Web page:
Part of the book: Selected Topics in DNA Repair
The potential of low doses of the chloro-triazine herbicide terbuthylazine to induce DNA damage and impair activity of glutathione peroxidase (GPx) was evaluated in kidney and parenchymal and non-parenchymal liver cells of adult male rats. In a 28-day study, terbuthylazine was applied daily by oral gavage at doses: 0.004, 0.4 and 2.29 mg/kg bw/day. Tail Intensity (T Int) and Tail Length (TL) were used as descriptors of DNA damage. In the kidney, Tail Int was significantly different in all treated groups, while TL was different in 0.4 and 2.29 mg/kg bw/day groups, compared to controls. Significant differences in TL were recorded in parenchymal and non-parenchymal liver cells of all treated groups. Tail Int was significantly different from controls in non-parenchymal liver cells at all applied doses and in parenchymal cells at terbuthylazine doses of 0.004 and 2.29 mg/kg bw/day. A significant increase in GPx activity was observed only in the kidney at doses 0.4 and 2.29 mg/kg bw/day compared to the controls indicating its possible role in the protection of kidney from free radicals. It appears that repeated exposure to low doses of terbuthylazine could cause DNA instability in kidney cells and in parenchymal and non-parenchymal liver cells in rats.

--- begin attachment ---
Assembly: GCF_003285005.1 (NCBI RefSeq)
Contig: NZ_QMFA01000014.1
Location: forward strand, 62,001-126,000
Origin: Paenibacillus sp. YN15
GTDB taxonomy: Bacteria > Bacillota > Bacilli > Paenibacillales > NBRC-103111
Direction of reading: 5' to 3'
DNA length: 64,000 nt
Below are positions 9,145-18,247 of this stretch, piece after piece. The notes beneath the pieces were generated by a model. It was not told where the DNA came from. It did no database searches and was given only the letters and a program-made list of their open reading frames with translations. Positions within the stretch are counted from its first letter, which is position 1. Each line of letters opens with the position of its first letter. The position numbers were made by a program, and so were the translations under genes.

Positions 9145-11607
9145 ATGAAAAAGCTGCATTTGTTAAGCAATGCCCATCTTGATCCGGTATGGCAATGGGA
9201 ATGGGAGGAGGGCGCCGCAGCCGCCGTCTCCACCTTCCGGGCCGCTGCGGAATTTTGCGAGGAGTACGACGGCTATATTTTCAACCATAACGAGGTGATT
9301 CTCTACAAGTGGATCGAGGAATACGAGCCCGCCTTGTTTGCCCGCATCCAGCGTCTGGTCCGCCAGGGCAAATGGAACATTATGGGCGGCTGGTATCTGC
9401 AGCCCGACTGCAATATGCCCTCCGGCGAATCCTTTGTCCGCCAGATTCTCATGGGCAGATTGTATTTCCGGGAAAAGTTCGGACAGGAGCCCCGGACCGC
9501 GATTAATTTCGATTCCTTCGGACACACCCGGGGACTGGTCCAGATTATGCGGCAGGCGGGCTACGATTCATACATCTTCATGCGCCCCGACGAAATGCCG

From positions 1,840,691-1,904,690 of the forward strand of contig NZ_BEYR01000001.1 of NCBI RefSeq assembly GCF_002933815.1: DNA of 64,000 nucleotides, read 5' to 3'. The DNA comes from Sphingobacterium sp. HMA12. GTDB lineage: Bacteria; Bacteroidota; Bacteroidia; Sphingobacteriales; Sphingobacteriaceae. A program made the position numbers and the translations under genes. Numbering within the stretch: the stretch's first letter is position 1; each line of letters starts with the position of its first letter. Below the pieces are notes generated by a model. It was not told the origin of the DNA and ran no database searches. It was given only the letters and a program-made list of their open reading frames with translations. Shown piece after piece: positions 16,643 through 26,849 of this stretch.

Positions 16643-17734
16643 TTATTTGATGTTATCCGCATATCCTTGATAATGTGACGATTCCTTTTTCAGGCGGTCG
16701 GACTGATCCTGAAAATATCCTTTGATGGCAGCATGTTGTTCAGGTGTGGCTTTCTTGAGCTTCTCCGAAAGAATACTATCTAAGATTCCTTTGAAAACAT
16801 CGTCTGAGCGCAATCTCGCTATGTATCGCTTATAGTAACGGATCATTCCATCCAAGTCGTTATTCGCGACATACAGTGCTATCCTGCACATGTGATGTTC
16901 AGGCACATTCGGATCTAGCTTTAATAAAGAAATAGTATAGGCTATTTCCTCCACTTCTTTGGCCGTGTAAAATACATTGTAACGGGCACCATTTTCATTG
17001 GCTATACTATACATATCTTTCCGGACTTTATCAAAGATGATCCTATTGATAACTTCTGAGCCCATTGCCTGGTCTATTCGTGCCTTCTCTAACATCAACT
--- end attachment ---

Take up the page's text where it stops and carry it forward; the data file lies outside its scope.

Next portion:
Part of the book: Rodents